Tuesday, June 8 ^ 7:30pm ^ BEAUTIFUL BOXER ^ (2003) Directed by Ekachai Uekrongtham ^ Based on an amazing true story, this absorbing and heartfelt film follows a young kickboxer who rises to the top of his sport in order to pay for a sex-change operation—his own. BEAUTIFUL BOXER inventively brings together the conventions of the sports movie and the coming-out story as exciting kickboxing sequences alternate with vignettes from the athlete’s life. Thai tolerance towards transsexuality has led to a string of films with transgendered protagonists, with IRON LADIES (also a sports film based on a true story) the best-known example in this country. Unlike many of these films, the hero here is not a comic figure but an inspiring individual.

NANG NAK ^ (1999) Directed by Nonzee Nimibutr ^ A TITANIC-sized hit in Thailand and a critical success abroad, NANG NAK breathes new life into a haunting Thai folktale about undying love. After recovering from the brink of death, Mak returns home from war to be greeted by his wife Nak and their newborn son—only something isn’t right. Evoking the ethereal beauty of rural Thailand, director Nonzee builds a mounting sense of unease and danger as Mak comes to realize what the audience already knows: his wife and child died months before. An epic romance by way of a chilling ghost story, NANG NAK was hailed by Tony Rayns as “a landmark of Southeast Asian cinema.” The same production team went on to make the delirious homage to the Spaghetti Western, TEARS OF THE BLACK TIGER (2001).
Wednesday, June 9 ^ 7:30 pm ^ BANGKOK DANGEROUS ^ (Krung Thep Antharai) ^ (2000) Directed by Oxide and Danny Pang ^ A virtuosic exercise in pan-Asian neo-noir and action aesthetics, BANGKOK DANGEROUS lifted the co-directing Pang brothers to international prominence and heralded the resurgence of the Thai film industry. Centered around a classic silent assassin—deaf-mute hitman Pawarith Monkolpisit—the plot traces an iconic pattern as the inscrutable hero seeks redemption in the arms of an innocent pharmacy clerk (Premsinee Ratanasopha) but is ultimately thrust back onto a path of retributive violence. Hyperkinetic in the manner of Hong Kong maestros John Woo and Wong Kar-wai, BANGKOK DANGEROUS thrives on rapid-fire cutting, skewed angles and restless camera moves—stylistic effects that brilliantly convey the pulse, the romance and, of course, the seductive danger of the titular Thai capital.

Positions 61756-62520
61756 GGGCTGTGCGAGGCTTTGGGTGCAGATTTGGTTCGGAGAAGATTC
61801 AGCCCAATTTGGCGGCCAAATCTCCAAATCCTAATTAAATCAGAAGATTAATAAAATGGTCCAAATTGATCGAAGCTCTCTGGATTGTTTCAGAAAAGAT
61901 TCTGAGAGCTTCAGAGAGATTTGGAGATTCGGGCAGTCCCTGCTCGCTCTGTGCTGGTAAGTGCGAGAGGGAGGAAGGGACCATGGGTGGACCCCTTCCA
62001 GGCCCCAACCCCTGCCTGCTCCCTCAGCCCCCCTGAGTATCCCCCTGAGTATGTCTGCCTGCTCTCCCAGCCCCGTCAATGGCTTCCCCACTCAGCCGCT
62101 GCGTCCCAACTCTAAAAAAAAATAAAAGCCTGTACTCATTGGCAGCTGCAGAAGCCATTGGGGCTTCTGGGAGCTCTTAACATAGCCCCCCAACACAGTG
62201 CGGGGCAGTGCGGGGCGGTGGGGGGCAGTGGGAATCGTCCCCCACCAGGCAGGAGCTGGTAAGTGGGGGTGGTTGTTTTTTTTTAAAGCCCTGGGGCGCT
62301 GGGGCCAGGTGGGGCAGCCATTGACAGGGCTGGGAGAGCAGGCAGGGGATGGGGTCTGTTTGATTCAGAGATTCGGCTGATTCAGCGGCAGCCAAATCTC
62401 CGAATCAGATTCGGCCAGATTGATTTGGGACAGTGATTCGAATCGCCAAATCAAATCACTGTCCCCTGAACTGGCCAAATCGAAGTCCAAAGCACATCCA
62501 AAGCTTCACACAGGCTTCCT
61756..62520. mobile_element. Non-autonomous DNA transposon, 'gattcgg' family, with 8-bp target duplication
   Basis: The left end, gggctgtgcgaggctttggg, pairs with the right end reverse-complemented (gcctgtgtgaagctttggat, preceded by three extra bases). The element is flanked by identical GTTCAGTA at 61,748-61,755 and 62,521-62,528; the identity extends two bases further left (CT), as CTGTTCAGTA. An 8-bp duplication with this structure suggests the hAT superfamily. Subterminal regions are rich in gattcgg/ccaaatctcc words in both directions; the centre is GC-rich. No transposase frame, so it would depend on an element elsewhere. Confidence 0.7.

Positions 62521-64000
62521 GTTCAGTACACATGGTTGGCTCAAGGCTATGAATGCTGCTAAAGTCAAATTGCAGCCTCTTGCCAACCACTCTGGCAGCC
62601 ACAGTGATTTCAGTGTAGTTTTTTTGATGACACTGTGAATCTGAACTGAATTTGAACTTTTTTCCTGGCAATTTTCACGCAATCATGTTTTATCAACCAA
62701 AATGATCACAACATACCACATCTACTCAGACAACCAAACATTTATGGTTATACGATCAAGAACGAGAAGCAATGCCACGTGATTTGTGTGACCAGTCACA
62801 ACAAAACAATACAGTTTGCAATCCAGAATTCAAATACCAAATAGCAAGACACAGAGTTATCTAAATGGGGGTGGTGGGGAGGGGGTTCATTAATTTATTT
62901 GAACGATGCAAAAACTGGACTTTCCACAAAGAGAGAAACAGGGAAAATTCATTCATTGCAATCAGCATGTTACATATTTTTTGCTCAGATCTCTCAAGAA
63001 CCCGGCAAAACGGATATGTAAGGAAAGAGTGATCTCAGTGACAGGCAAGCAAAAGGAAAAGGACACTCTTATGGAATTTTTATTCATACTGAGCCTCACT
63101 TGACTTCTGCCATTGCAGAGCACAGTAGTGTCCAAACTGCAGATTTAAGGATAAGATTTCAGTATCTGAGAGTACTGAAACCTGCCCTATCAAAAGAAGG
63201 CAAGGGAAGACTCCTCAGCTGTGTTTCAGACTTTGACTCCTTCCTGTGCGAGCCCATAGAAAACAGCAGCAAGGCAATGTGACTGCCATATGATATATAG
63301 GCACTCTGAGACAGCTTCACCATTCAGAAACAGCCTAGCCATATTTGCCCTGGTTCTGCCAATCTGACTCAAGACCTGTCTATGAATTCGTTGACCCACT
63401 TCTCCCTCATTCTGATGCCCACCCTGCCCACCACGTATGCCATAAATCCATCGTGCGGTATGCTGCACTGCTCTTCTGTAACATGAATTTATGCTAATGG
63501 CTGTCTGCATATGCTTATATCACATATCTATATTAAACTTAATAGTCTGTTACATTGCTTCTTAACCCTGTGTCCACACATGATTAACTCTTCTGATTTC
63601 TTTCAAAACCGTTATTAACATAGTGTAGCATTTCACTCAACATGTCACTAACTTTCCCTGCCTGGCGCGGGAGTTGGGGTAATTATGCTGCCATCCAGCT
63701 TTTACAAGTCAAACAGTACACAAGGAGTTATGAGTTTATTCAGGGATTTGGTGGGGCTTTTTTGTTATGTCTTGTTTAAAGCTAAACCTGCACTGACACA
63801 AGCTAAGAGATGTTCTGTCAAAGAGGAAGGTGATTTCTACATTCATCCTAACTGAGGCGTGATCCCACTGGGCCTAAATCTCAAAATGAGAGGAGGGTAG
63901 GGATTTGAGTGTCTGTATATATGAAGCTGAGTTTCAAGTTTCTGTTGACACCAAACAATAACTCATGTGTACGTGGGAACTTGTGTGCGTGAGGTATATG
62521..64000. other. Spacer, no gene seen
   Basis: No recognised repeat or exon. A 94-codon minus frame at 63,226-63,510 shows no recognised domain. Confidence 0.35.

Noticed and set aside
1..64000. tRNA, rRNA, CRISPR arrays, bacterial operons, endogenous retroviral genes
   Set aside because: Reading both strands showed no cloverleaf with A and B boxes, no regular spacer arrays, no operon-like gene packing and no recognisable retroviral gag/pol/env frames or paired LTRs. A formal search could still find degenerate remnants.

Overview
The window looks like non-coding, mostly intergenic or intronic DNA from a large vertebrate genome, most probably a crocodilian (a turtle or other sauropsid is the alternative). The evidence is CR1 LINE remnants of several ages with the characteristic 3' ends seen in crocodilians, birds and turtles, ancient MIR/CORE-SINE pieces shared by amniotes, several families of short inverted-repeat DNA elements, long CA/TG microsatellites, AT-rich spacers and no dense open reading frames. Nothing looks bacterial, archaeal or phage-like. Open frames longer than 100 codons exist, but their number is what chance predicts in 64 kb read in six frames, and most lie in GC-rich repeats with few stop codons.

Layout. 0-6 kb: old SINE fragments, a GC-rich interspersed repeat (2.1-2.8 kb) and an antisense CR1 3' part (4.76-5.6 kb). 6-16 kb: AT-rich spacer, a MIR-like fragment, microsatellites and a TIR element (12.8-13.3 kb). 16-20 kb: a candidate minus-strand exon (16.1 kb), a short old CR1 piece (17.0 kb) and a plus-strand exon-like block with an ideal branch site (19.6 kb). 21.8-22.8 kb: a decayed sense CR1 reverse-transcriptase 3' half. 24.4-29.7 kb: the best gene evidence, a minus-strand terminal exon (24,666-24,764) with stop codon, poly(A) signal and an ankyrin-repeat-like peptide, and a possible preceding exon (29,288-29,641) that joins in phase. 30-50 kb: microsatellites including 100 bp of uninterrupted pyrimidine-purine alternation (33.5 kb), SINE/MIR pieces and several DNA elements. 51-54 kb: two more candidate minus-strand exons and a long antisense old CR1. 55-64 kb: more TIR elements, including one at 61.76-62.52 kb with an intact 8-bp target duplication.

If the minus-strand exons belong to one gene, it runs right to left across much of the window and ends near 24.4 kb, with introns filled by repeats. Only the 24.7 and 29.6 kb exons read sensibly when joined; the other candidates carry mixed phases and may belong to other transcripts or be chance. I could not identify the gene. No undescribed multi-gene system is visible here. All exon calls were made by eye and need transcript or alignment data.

6IXTYNIN9 ^ (1999) Directed by Pen-ek Ratanaruang ^ What would you do if a box stuffed full of cash mysteriously appeared at your front door? When this actually happens to the introverted Tum, she finds the right answer isn’t so simple. Thanks to the Asian financial crisis, she was rudely laid off the day before. Easy money, of course, is never what it seems, and director Pen-ek Ratanaruang crafts a tight, darkly comic thriller around the escalating chaos set off by Tum’s ethical hesitation. Before she can decide what to do, a parade of drug dealers, cops and nosy neighbors converge on her cramped apartment with Pen-ek whipping up as much absurdity as vertiginous suspense when Tum finds herself at the center of an all-out gang war.
All films will screen at the James Bridges Theater in Melnitz Hall, located on the northeast corner of the UCLA campus, near the intersection of Sunset Boulevard and Hilgard Avenue.
For more info, visit the UCLA Film & Television Archive website.